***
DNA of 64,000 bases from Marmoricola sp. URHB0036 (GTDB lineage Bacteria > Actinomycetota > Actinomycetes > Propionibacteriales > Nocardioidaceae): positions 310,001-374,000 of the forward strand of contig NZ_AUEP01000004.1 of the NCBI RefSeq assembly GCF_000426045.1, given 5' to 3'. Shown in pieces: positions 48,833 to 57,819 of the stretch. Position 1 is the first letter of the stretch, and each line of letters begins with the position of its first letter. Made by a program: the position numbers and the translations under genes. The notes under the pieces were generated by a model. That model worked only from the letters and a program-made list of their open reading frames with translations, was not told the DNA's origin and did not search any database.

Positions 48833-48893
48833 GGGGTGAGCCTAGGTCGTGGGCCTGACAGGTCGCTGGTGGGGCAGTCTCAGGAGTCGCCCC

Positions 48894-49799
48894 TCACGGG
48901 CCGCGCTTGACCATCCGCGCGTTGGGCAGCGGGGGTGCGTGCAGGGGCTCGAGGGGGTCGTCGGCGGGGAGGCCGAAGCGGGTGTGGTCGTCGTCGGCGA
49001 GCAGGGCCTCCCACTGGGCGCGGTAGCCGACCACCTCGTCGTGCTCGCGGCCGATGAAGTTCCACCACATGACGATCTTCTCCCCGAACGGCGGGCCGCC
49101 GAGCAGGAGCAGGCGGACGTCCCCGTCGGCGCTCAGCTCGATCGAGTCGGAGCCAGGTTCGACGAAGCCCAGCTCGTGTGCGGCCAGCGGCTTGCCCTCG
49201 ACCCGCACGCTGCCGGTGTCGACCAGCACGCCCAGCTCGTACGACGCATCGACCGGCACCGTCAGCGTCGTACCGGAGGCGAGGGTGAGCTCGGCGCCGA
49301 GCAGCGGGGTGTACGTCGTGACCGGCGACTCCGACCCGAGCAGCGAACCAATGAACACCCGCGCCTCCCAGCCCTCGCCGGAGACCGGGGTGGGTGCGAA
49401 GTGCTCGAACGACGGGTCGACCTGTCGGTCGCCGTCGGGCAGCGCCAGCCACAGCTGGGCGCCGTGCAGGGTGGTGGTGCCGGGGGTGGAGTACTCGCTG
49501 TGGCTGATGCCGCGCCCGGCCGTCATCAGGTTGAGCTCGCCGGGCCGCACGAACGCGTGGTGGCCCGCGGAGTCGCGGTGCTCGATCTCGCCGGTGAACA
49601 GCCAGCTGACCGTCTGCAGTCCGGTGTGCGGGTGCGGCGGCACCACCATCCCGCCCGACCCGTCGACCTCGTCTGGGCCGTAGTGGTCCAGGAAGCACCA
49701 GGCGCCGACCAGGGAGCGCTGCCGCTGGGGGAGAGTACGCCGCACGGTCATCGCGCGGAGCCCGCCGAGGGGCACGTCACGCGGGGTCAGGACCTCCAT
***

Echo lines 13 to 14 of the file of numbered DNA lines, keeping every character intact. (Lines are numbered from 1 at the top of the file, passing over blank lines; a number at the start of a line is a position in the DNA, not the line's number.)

49601 GCCAGCTGACCGTCTGCAGTCCGGTGTGCGGGTGCGGCGGCACCACCATCCCGCCCGACCCGTCGACCTCGTCTGGGCCGTAGTGGTCCAGGAAGCACCA
49701 GGCGCCGACCAGGGAGCGCTGCCGCTGGGGGAGAGTACGCCGCACGGTCATCGCGCGGAGCCCGCCGAGGGGCACGTCACGCGGGGTCAGGACCTCCAT